How many bumble bees can you count?

Melissa Gabrielson, Wildlife Biologist, Chippewa National Forest, Deer River Ranger District

Bee siting on the side of a flower.It has been an exceptionally dry summer in Minnesota. With the warmer temperatures and lack of rain, you may have noticed a response (or lack thereof) in many of the native plants. Drought triggers a variety of plant responses. Some, like plant growth, can be seen (shorter height, less leaves and flowers). Others, like the amount of food produced (pollen, nectar, or protein), may not be as obvious. Researchers have found that during drought years plants produce fewer, shorter-lasting flowers. Less flowers means less food for bees and other pollinators. The lack of adequate, high-quality food can be detrimental to bee health and lead to population declines.

The more we can learn about plant and bumble bee responses to drought and other weather patterns, the better. One way that you can help is by participating in citizen science events like the upcoming Backyard Bumble Bee Count.  Each sighting submitted during the Backyard Bumble Bee Count will help researchers learn more about bumble bees and how to protect them and the habitat they use.

The 3rd Annual Backyard Bumble Bee Count will occur July 23 – August 1, 2021. The Backyard Bumble Bee Count is an iNatualist citizen science project that documents bumble bee occurrence and relative abundance in the eastern United States. Anyone can take part in the Backyard Bumble Bee Count, from beginners to experts, and you can participate from your backyard, a park, nature center, or anywhere in the eastern United States.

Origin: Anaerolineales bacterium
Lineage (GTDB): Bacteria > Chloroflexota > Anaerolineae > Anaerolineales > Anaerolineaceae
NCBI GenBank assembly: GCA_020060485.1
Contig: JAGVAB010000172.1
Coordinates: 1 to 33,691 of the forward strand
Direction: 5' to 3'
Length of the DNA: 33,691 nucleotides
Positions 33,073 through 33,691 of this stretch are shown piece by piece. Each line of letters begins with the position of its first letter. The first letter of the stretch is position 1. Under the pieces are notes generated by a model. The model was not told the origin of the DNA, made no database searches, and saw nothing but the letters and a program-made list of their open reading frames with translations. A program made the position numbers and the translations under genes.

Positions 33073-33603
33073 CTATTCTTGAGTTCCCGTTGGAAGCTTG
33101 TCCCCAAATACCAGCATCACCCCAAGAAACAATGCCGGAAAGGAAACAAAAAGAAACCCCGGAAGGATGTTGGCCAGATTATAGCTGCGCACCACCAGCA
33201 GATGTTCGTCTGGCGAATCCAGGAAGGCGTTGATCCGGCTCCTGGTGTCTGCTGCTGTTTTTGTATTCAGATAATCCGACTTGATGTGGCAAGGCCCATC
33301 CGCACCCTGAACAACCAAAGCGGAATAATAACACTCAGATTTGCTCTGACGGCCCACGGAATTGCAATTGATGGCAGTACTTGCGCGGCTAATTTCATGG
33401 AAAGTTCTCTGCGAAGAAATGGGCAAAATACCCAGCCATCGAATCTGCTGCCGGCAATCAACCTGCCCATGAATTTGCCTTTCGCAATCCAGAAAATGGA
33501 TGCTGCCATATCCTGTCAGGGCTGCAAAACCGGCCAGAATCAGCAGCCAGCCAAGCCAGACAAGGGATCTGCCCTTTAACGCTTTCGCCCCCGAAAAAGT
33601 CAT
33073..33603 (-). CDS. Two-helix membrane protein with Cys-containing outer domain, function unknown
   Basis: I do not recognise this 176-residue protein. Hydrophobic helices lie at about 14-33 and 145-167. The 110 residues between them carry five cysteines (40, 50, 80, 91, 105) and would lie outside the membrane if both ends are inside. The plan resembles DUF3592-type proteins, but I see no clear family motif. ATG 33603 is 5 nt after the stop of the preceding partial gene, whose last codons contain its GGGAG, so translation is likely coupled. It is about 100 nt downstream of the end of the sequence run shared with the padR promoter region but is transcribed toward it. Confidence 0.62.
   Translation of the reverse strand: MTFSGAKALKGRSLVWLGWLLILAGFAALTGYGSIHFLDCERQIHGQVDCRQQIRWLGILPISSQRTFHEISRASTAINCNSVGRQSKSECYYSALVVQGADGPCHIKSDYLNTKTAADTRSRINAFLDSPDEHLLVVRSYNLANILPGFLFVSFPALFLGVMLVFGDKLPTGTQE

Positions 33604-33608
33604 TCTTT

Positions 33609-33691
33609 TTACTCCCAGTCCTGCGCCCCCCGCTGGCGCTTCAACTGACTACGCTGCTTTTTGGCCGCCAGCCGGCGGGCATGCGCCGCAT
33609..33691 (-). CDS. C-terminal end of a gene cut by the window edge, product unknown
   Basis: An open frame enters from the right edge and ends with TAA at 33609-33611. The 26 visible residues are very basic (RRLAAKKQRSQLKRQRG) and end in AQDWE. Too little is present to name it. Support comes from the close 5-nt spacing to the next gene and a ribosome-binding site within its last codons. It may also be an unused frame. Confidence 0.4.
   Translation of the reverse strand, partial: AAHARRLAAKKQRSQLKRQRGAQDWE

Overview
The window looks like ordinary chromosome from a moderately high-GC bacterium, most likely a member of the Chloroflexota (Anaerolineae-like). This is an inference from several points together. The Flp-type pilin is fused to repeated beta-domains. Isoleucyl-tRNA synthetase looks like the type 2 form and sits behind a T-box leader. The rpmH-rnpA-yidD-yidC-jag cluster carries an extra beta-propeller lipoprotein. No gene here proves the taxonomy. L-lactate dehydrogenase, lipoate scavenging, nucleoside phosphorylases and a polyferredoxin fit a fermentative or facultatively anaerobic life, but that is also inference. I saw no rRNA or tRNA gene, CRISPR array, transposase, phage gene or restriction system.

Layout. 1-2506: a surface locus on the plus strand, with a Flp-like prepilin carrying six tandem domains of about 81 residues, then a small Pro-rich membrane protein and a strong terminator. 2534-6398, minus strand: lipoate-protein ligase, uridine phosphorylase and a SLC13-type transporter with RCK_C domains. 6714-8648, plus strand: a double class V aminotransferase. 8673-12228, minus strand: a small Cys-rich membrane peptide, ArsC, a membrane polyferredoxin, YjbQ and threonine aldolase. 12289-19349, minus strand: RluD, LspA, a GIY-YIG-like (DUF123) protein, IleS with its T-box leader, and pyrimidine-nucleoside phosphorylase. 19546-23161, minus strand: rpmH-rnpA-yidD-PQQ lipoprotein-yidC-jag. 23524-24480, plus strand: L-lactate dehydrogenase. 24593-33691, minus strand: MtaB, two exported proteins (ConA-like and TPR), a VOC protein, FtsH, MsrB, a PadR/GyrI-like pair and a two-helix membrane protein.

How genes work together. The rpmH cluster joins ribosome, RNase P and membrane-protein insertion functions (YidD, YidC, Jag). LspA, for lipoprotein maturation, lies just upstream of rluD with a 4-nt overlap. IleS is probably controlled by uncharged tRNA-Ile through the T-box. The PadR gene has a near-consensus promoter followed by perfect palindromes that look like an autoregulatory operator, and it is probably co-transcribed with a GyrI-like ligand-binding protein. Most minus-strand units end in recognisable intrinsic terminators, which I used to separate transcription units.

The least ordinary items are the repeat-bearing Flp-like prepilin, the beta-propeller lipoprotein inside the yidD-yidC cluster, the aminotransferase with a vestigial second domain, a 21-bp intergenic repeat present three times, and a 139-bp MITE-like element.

Interested in joining? If you have an iNaturalist account, learn how to join.  If you don't have an account, joining is easy!  Check out this video to get started! ​

Starting July 23 you can follow the Backyard Bumble Bee project and see where bees are being observed in realtime! Watch throughout the week as the total observations, species count, and number of people (observers) increases on the Backyard Bumble Bee Count project page.

More information about the Backyard Bumble bee count, count instructions, bumble bee identification, iNaturalist portal, information on citizen science, and more can be found here.

The bees are out there you just have to look! How many will you count?

The 3rd annual Backyard Bumble Bee Count will be held Friday, July 23, through Sunday, August 1, 2021.





https://www.fs.usda.gov/detail/chippewa/home/?cid=FSEPRD934171